If your vehicle is defective say for example your front headlight is broken you may be issued by the police with a vehicle defect rectification notice. This means you are required to fix the fault on your vehicle and provide proof (this could be a receipt from a mechanics) at a police station within a given time frame.
To calculate how many employees you have you need to use the average figure over 12 months.
The government says not, however the government is encouraging employers irrespective of size and nature of their activity to inform and consult employees in a way that is suited to their circumstances.
In England a common law spouse has no special legal status, you’re either married (or in a civil partnership) or not.
If a relationship was to breakdown being a common law wife or husband does not give either partner the right to claim against the other for maintenance or a share of their assets. It is possible however for a parent to make a claim on behalf of a child they continue to look after.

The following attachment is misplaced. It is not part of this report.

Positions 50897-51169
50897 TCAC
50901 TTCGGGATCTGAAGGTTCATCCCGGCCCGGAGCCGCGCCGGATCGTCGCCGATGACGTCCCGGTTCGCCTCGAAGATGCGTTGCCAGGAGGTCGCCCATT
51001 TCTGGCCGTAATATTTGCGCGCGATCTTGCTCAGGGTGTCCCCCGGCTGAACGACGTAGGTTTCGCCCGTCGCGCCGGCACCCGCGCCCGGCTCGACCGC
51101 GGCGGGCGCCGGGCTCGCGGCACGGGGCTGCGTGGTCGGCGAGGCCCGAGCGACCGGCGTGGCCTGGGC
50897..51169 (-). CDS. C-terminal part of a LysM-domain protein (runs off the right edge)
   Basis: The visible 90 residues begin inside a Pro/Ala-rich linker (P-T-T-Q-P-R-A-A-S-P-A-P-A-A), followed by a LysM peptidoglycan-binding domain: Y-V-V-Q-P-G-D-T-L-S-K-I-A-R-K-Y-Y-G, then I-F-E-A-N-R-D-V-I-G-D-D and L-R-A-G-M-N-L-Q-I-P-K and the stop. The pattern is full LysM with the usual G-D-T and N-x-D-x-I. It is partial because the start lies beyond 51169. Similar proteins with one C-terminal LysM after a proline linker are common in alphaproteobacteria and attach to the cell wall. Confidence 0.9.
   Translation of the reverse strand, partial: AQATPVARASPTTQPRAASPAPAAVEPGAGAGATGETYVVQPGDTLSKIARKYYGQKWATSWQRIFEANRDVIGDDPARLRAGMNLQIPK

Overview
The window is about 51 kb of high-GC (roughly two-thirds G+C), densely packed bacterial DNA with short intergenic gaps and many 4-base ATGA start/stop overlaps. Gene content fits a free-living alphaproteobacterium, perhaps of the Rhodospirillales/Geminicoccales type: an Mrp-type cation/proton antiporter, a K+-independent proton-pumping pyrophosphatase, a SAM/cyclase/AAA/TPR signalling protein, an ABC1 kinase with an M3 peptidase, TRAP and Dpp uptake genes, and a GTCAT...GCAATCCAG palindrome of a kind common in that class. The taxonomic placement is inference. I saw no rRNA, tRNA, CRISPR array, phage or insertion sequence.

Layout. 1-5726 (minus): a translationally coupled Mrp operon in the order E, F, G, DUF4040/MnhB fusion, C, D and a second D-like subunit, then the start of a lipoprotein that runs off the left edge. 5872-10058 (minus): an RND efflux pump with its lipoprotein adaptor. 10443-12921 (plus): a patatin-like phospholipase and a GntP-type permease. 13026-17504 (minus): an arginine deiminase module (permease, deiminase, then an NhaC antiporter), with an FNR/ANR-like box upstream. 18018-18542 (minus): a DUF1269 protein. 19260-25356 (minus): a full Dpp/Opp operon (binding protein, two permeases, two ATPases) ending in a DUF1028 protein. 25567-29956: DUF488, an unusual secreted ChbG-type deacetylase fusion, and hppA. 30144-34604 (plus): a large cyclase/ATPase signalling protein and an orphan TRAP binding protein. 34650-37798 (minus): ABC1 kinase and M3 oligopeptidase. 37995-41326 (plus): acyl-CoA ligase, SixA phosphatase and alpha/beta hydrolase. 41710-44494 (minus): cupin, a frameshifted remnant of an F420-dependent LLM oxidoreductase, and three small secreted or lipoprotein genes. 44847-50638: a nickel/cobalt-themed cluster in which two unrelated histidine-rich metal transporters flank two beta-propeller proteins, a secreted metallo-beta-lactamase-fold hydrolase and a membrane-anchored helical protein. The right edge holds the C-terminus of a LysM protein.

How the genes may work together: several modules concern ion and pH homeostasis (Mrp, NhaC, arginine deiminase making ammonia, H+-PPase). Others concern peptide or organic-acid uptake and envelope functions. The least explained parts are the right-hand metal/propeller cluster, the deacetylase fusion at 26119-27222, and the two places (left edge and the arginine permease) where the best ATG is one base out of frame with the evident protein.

No. If you have any asset worth over £5,000, any stocks and shares or a property then your executors will usually need to apply for probate. If you don’t make a Will, they need to apply for Letters of Administration instead, which is very similar. Unless your assets are all owned jointly with someone else and pass to them automatically, you will need Probate before your estate can be paid out. We can provide detailed advice about this if you need it.
It does not make a difference to the outcome of financial agreements or the arrangements of children. However if a spouse has been guilty of violence towards the other there may be consequences.
It should not make any difference to the final outcome of your divorce which one of you starts the initial process.
Of course the person who files for the divorce is the petitioner and the other person is the respondent.